We are a public body which is responsible for determining UK Parliament constituency boundaries in Scotland. We are funded through the Office of the Secretary of State for Scotland. Boundaries Scotland (formerly Local Government Boundary Commission for Scotland) is a separate body which is responsible for reviewing electoral ward, local authority area boundaries and since May 2017 Scottish Parliament boundaries.

The rules for constituencies require that there should be similar numbers of voters in each constituency, and that constituency boundaries should take account of local authority boundaries. Since the population in different parts of Scotland changes over time, and also local government boundaries change, constituency boundaries have to be reviewed to reflect those changes.

If you have a complaint about our work, please discuss it with us. If after doing so you remain dissatisfied, you should ask your MP to send your complaint to the Parliamentary and Health Service Ombudsman which is the public body responsible for investigating complaints against public bodies answerable to the United Kingdom Parliament, including the Commission.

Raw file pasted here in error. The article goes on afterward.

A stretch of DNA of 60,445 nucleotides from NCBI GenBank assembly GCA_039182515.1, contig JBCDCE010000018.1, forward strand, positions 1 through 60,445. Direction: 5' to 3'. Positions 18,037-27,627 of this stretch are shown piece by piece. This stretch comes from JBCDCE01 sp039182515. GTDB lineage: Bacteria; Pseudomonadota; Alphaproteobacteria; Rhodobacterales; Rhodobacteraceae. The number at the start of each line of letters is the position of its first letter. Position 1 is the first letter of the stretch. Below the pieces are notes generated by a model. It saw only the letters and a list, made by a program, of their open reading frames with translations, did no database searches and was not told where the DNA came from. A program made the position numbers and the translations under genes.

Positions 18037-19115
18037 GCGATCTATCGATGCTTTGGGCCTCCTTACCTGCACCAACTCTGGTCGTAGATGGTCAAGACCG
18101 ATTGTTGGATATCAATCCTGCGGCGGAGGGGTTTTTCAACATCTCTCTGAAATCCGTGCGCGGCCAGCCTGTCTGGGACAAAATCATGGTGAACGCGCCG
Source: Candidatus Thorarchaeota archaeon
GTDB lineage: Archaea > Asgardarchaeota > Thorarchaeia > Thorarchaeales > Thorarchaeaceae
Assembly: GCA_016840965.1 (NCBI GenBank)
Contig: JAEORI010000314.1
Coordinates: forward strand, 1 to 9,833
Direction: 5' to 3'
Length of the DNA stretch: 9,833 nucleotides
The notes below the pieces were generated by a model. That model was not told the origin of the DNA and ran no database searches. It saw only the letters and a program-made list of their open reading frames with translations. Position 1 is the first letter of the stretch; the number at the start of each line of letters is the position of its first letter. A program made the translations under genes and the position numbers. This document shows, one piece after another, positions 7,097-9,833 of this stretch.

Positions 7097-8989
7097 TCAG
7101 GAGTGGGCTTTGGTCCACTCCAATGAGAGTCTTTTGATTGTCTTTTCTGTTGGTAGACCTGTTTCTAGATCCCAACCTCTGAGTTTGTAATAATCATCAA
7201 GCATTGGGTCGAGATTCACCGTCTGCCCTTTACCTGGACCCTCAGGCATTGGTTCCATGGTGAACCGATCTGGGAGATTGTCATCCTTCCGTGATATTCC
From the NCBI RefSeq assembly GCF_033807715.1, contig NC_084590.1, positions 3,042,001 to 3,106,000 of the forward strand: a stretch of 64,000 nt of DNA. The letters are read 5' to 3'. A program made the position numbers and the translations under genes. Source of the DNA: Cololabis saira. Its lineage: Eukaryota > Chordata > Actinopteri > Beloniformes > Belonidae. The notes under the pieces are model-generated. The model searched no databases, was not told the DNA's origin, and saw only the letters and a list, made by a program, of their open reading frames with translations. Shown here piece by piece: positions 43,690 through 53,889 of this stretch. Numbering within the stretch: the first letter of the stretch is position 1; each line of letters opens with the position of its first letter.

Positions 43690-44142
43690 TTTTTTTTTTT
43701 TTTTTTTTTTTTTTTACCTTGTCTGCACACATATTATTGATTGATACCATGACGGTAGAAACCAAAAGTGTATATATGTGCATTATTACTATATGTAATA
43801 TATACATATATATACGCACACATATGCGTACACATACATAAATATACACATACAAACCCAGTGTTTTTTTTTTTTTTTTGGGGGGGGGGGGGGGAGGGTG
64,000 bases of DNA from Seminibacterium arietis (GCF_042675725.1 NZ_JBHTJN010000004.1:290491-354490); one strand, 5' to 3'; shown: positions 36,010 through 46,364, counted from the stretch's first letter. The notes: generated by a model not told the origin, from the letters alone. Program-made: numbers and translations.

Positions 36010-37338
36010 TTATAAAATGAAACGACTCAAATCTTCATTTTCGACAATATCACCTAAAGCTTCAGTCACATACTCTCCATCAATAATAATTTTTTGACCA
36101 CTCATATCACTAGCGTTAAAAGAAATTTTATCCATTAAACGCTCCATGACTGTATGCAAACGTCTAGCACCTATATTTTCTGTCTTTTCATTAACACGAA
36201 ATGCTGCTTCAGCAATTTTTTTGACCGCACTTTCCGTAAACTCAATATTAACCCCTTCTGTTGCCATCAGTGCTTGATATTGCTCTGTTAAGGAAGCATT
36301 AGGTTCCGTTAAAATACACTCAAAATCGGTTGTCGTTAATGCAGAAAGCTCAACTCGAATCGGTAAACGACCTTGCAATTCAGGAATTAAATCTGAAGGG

We do not hold current electorate figures for constituencies. These can be obtained from the relevant page of the National Records of Scotland website.

For the Scottish Parliament, the number of constituencies is fixed by legislation as 73. For the UK Parliament, the law is different, and there are currently 59 constituencies. Since the numbers of constituencies are so different, the 2 sets of constituencies are unrelated to each other.

We review UK Parliament constituencies every 5 years. After our 2023 Review, reviews will be conducted every 8 years.

The law requires us to use the number of people whose names appear on the electoral register. This definition includes those on the register who will become 18 while the register is in force – these people are known as attainers. Find out how to check whether you're registered to vote, how to register to vote and the differences between the parliamentary electorate and local government electorate at www.electoralcommission.org.uk.

Yes. The law specifies that the electorate of each constituency, with a few specified exceptions, has to be within 5% of the United Kingdom electoral quota, which is the average electorate of mainland constituencies. The exceptions that can affect Scotland are that any constituency exceeding 12,000 square kilometres, and the constituencies covering Na h-Eileanan an Iar, Orkney Islands and Shetland Islands council areas, can have a smaller electorate.

The law only tells us to use the electorate at the start of a review.